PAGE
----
Lima, Sergio B. G. P. N. P.
Stafuzza, Nedenia Bonvino
Pires, Bianca V.
Bonilha, Sarah F. M.
Cyrillo, Joslaine N. S. G.
Negrao, Joao A.
Paz, Claudia C. P.
Total Authors: 7
 Anim Sci Inst, Beef Cattle Res Ctr, BR-14160900 Sertaozinho, SP - Brazil
 Univ Sao Paulo, Dept Genet, Ribeirao Preto Med Sch FMRP, BR-14034990 Ribeirao Preto, SP - Brazil
 Univ Sao Paulo, FZEA, Dept Anim Sci, Coll Anim Sci & Food Engn, BR-13630000 Pirassununga, SP - Brazil
Total Affiliations: 3
TROPICAL ANIMAL HEALTH AND PRODUCTION;
Web of Science Citations:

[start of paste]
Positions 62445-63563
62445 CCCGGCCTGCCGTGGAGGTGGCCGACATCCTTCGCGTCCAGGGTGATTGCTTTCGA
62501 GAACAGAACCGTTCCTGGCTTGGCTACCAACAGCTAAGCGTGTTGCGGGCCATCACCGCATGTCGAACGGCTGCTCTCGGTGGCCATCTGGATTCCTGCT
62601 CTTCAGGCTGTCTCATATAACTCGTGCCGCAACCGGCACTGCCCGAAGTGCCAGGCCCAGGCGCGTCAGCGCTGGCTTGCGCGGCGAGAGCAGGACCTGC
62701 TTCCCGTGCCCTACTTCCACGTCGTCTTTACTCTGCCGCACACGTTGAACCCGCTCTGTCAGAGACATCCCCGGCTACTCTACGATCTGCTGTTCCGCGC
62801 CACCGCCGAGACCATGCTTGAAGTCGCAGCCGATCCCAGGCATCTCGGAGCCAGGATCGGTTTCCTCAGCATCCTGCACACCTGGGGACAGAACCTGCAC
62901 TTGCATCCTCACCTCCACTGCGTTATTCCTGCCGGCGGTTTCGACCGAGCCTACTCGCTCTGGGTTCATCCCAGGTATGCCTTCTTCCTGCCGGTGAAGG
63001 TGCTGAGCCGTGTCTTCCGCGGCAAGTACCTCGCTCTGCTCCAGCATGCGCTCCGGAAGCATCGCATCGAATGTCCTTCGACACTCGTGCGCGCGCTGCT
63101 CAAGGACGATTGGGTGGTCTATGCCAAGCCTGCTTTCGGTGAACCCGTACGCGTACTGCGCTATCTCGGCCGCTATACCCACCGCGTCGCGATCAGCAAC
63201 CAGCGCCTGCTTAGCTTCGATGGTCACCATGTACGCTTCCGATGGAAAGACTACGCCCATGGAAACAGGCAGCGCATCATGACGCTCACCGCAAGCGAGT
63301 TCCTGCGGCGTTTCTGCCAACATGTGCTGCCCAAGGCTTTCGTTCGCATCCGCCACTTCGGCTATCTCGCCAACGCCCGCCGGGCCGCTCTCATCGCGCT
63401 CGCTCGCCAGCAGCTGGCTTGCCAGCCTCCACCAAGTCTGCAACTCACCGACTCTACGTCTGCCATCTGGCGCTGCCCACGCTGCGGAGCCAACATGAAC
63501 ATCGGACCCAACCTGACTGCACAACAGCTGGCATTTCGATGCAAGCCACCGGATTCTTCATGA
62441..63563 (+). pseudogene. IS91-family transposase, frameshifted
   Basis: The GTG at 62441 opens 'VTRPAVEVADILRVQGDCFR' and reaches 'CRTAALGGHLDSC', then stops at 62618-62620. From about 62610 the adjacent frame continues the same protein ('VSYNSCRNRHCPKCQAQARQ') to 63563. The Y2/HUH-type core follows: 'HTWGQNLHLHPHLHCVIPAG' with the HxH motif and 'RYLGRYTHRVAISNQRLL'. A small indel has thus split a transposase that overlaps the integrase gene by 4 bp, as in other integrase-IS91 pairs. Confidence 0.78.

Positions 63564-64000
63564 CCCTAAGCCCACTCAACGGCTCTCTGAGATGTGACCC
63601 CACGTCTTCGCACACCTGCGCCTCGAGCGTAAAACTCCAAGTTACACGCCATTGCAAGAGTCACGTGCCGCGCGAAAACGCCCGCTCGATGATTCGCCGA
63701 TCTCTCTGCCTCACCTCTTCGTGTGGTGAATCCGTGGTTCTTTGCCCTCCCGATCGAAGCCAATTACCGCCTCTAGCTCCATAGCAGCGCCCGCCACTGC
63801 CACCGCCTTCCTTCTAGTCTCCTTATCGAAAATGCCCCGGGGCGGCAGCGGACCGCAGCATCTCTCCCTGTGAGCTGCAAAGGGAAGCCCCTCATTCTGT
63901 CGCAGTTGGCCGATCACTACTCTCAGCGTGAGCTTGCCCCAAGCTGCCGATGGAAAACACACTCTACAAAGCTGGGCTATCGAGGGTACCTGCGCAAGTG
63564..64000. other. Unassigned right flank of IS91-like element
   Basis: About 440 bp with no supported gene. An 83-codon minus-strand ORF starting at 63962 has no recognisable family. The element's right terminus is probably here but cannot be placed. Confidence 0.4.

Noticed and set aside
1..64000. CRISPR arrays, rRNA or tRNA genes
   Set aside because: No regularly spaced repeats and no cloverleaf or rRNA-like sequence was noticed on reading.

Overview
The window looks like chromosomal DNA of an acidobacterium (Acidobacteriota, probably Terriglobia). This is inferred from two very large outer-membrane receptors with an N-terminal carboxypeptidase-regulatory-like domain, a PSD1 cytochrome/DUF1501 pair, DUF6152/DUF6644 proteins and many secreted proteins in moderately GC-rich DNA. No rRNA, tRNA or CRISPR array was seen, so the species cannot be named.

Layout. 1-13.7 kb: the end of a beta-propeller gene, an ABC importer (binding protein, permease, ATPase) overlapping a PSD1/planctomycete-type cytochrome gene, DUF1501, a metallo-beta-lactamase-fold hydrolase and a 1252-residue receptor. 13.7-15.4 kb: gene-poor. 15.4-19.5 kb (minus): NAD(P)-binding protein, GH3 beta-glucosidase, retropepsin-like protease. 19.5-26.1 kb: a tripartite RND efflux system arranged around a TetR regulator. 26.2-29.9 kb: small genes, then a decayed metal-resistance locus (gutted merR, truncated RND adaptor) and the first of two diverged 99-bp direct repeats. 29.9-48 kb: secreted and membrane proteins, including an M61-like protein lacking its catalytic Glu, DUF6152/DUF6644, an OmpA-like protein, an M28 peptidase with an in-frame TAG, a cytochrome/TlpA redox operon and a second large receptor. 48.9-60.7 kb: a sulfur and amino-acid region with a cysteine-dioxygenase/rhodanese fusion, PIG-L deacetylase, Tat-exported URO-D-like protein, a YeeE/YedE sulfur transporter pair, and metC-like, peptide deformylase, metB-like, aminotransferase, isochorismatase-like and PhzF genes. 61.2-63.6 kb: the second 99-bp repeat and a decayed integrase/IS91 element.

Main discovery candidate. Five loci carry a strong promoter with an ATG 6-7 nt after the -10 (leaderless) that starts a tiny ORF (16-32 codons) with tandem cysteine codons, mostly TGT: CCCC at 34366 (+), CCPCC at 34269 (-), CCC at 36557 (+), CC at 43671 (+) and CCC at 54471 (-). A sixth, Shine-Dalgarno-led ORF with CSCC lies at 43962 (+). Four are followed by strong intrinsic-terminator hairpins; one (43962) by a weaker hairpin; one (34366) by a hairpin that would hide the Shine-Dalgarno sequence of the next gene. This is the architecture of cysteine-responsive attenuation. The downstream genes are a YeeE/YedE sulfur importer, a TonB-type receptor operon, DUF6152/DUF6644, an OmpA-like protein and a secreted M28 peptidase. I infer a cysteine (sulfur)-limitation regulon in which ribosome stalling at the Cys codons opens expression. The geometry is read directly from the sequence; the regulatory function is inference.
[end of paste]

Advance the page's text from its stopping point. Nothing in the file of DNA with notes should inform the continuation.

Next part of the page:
The climate-related problems that affect animal production in tropical countries have encouraged seeking solutions to increase herd productivity and one alternative is the use of breeds adapted to high-temperature environments. The objective of this study was to evaluate the effect of temperature on 77 Caracu and Nelore males submitted to three different environments: morning period (8:00 to 10:00 AM), afternoon in the sun, and afternoon in a shaded environment (11:00 AM to 1:00 PM). The following physiological parameters were measured in each treatment: heart and respiration rates, rectal and dorsal surface temperatures, and cortisol level. The data were analyzed with the MIXED procedure (SAS) and the model included the fixed effects of treatment (morning, sun, and shade), breed (Nelore and Caracu), month of measurement (December and February), and the interaction between effects. A higher dorsal surface temperature was observed in animals of both breeds in the sun treatment compared with the shade treatment. Caracu animals had a higher dorsal surface temperature than Nelore animals, which probably caused the higher rectal temperature observed in the sun treatment compared with the shade treatment in both breeds over the 2 months of the study. All physiological parameters measured in this study were efficient to detect the thermal stress in both breeds. Despite the variations in rectal temperature observed during the treatments, the animals of the two breeds exhibited no significant changes in heart rate, respiration rate, and cortisol level for the maintenance of thermal homeostasis. In conclusion, both breeds were considered tolerant to sun exposure, demonstrating adaptation of these animals to high-temperature environments, without evidence of harm to its health and welfare. (AU)